Before you hit send on that adorable birthday invite, take a moment to consider the safety of your littlest partygoers. According to the Asthma and Allergy Foundation of America, about four to six percent of children in the United States are affected by food allergies, peanut being the most common. Popular party foods and treats can pose a high risk to guests with food allergies.
“We hear all the time that accidental reactions happened at a party,” says Dr. Bruce J. Lanser, director of the pediatric food allergy program at National Jewish Health in Denver. Food allergies are becoming more common, as are all allergic conditions, he says. The most common food allergens are the big eight: milk, egg, wheat, soy, fish, shellfish, peanuts, and tree nuts like almonds.
Follow these tips when hosting parties for children with food allergies, or for preparing your child with a food allergy for celebrations outside your home.
1. Be a Great Communicator
When hosting a birthday party, ask in an email or the invitation if any children have food allergies. Then work with the child’s parent to come up with a plan for the party. If you’re the host and a party guest has a food allergy, clearly state those allergies in the invitation or reminder. Politely ask other guests not to bring foods that might contain allergens. “Try to give everyone a heads up,” says Lanser. “Good communication from the beginning really is important.”
2. Keep the Original Packaging
When possible, keep snacks in their original packaging so that parents of children with food allergies can clearly find the ingredient label and check whether ingredients are safe.
If you’re creating an elaborate tower of cupcakes or other display of food that’s part of the party decorations, make sure each variety is on a separate plate. Keep the packaging for reference and show it to the parent of the child with allergies when they arrive.
3. Label Foods and Their Ingredients
Label homemade foods by making signs and clearly listing out the ingredients, says Lanser. Point out or underline ingredients that might be one of the eight common allergens, such as eggs, milk, and peanuts, he adds. Ask at the bakery if they can give you a list of all ingredients used in any birthday cakes or treats.
4. Don’t Offer Foods with Common Allergens
This may seem like a no-brainer, but try not to put food allergens out at a party. For example, a bowl of mixed nuts isn’t safe for kids with nut allergies. Finger foods can be risky because some kids may have an allergic reaction just by touching that food. “If possible, get rid of any food allergens that kids could be exposed to,” says Dr. Haidi Demain, president and medical director of Allergy Safe Kids (ASK) in Denver, and parent of children with food allergies.
5. Provide a Special Treat for Your Own Child
For kids with multiple food allergies, it can be even more challenging to make sure all foods at a party are safe. You might have your child bring his own treat so that he can still enjoy the festivities.
“The family can provide their own cupcake or popsicle or whatever they do that is safe; some sort of treat, so they can be included at that time,” says Demain. Demain makes a dozen cupcakes at a time, ices them, and then puts them in the freezer so that she has the flexibility and convenience of providing a safe treat for her child.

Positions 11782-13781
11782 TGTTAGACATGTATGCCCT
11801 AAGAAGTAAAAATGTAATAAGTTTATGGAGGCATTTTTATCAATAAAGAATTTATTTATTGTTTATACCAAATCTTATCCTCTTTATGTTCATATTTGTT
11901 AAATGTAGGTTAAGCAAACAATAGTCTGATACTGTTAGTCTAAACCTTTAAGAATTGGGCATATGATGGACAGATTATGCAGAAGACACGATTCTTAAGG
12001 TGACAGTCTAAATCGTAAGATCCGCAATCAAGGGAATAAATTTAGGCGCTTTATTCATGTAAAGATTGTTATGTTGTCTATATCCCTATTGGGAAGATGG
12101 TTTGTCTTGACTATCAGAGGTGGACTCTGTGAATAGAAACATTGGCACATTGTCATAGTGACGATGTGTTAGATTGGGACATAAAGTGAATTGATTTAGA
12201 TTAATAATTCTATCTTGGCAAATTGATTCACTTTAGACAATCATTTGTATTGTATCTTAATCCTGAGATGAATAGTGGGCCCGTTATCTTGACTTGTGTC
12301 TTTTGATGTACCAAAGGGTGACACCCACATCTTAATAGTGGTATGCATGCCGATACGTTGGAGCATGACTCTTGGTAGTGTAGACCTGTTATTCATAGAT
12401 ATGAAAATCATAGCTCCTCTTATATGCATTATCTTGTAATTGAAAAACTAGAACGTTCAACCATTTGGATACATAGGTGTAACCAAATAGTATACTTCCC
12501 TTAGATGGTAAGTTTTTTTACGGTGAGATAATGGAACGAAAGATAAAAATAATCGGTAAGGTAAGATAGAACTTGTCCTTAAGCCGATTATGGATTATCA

If you are the host, and are close friends with the child who has food allergies, consider asking that family for one of their favorite recipes that is safe for their child. Use that recipe to make treats for all children at the party.
6. Inform the Host and Have a Point Person
If you’re sending your child with a food allergy to a party and you won’t be able to attend, make sure the host is aware of your child’s allergy. Designate an adult who is responsible for helping your child (the host or another adult at the party). The point person helps your child navigate questionable foods, knows the emergency care plan, and can use an epinephrine auto-injector, the most well-known of which is EpiPen.
“Having your child know who they can trust is very important for the child,” says Demain. This adult should also be comfortable using an epinephrine auto-injector, so offer a tutorial or review beforehand and remind them to call 911 after an injection. The newer Auvi-Q epinephrine auto-injector has electronic voice instructions to guide users throughout the injection process.
7. Remember to Send Medications
Kids with food allergies may carry a written emergency care plan and two epinephrine auto-injectors in their fanny pack or purse. Don’t forget to send these along with your child.
“What we tell all our patients with food allergies is that if you have a food allergy and you don’t have your epinephrine auto-injector available, then you don’t eat. And similarly, if you don’t know what’s in a food, you don’t eat it,” says Lanser.
The most successful parties are those where thoughtful steps are taken ahead of time. “There are two really important things,” says Demain, “keeping (kids with food allergies) included and keeping them safe.”
Eight Common Food Allergens
- Milk and Egg (most common in young children)
- Peanuts (most common in school-age children)
- Fish and Shellfish (most common in adults)
- Tree nuts